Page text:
Creepy Momo messaging craze linked to girl’s death - but what is it?
Based on the image of a ‘bird-woman’ sculpture from Japan, the viral game’s demon Momo character has become something of an urban legend online. With large popping eyeballs, dishevelled hair and an eerie smile, the Momo meme resembles the nightmarish spirit from the horror movie ‘The Ring’, in which a group of teens are terrorized by a ghoul who crawls out of a VHS tape.
People interacting with Momo accounts over social media report receiving disturbing messages and images to their phones. A number of videos posted online show people claiming to have called Momo’s ‘cursed hotline’ on Whatsapp, or suddenly finding the character in Minecraft games.
In Argentina, the viral fad has been linked to the death of a 12-year-old child. According to the Buenos Aires Times, police are investigating whether the girl took her own life after interacting with a Momo account online.
Police in Mexico and Spain have now moved to stop the “absurd” urban legend in its tracks, warning that ‘Momo’ is nothing more than a hoax that can actually lead to people’s personal information being stolen. Young people are also being pressured into sharing compromising information, potentially leading to blackmail, according to the authorities.
“Forget about absurd virals that are fashionable on Whatsapp,” Spain’s National Police said in a Twitter post.
⚠️Si esperas que #Momo salga de tu #smartphone como si de la peor "peli" de terror se tratase... Buuuu😱😱 ¡No te lo creas!Olvídate de virales absurdos que se ponen de moda en @WhatsApp o #RRSS#PasaDeChorradas#SeListohttps://t.co/Ubh57LRMTypic.twitter.com/ObEzcnLvTv— Policía Nacional (@policia) July 18, 2018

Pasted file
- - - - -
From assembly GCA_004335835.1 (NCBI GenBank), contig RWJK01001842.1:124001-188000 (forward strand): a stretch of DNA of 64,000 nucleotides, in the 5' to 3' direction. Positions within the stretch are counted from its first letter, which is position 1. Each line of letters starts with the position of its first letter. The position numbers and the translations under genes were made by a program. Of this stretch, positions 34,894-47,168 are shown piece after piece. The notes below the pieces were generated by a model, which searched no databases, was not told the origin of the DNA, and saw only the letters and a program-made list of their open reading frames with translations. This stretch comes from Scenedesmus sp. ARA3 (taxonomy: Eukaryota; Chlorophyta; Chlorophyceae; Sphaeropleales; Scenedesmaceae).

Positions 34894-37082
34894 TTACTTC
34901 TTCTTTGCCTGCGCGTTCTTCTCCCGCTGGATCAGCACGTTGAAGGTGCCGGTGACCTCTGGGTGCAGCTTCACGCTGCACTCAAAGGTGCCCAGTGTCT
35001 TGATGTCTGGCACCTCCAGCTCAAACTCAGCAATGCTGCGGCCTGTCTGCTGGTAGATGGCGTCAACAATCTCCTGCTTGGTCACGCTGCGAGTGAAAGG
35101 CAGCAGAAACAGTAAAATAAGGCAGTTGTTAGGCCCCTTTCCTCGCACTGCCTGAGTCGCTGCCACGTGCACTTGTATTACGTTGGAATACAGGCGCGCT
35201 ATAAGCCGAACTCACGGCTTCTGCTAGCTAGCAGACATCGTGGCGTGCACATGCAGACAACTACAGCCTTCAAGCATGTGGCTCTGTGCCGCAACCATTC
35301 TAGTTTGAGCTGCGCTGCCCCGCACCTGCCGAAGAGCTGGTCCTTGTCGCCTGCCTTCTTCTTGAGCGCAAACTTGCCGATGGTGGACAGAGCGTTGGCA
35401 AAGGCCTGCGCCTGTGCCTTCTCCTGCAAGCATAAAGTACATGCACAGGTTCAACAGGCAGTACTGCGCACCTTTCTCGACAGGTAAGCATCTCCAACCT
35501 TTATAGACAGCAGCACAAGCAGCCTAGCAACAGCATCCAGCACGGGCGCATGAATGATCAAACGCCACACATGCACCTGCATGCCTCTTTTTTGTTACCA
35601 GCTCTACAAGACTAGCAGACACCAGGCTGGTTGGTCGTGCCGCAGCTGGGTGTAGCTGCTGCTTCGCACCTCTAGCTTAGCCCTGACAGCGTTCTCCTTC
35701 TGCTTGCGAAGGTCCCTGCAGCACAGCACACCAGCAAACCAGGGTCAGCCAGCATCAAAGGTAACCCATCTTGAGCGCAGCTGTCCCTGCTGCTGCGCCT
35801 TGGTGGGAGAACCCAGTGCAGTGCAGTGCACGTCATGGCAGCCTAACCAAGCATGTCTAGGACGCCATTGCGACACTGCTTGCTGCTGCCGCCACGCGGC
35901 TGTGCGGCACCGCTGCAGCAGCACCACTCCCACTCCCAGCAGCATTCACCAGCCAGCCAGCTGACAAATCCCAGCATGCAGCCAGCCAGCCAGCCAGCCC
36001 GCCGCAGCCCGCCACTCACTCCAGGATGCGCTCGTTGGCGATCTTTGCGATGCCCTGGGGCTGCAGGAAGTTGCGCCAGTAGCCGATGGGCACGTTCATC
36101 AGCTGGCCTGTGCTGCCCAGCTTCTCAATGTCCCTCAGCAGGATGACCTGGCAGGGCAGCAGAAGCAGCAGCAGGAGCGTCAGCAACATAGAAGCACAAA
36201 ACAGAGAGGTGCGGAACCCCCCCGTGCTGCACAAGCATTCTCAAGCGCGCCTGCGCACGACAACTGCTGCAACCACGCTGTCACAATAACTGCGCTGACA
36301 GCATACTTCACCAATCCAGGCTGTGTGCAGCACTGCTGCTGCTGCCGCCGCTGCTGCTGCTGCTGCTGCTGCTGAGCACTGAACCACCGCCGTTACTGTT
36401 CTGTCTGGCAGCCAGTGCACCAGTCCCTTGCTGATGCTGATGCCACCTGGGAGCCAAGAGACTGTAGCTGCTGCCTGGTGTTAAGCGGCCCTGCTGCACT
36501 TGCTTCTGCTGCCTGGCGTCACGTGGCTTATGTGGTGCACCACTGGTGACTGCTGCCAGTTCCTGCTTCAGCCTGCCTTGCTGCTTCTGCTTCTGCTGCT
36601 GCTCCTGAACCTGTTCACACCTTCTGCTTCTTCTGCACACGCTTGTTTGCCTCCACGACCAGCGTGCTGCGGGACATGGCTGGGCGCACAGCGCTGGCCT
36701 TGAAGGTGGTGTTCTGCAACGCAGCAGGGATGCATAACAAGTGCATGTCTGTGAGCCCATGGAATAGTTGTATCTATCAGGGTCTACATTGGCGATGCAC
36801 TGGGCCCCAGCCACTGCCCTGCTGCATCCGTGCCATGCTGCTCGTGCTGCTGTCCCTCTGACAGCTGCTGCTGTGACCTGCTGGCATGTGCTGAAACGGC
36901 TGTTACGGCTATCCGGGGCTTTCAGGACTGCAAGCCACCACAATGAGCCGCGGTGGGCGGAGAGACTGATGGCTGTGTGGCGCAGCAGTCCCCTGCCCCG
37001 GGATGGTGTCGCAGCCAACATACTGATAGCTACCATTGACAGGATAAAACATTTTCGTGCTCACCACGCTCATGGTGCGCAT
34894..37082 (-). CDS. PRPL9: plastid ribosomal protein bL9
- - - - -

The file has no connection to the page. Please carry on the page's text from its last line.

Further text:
A similar warning has been issued by authorities in Mexico, informing people - especially teenagers – of the risks involved in sharing personal details as part of the Momo challenge trend.
Mexico’s Unit of Investigation of Cyber Crimes said people should avoid talking to strangers online who “seek information that can be used against you.”“Morbid curiosity or wanting to be popular, has led many young people to perform acts where they risk their lives,” the police unit added.
#UIDI#FGETabasco#Cibernetica#Tabasco#Villahermosa#PolicíaCibernéticaTabasco#SegurosAlNavegar#PrevencionDelitosCibernéticos#MOMO Advertencia por nuevo reto en niños y jóvenes, evita hablar con desconocidos, buscan obtener información que puede ser utilizada en tu contra. pic.twitter.com/FywFhZFyyH— UIDI FGE Tabasco (@UIDIFGETabasco) July 12, 2018
A number of media outlets are reporting that the image of Momo was created by Midori Hayashi, however the Japanese artist has taken to Facebook to dismiss any link to the artwork. The avatar for Momo is actually based on a model which was displayed at a gallery by Japanese special effects company, the Link Factory, back in 2016.
One of the first images to emerge online of Momo came through an Instagram post of the 2016 exhibit, before it spread through Reddit forums and WhatsApp groups alongside claims that the image is in some way cursed or carries misfortune.
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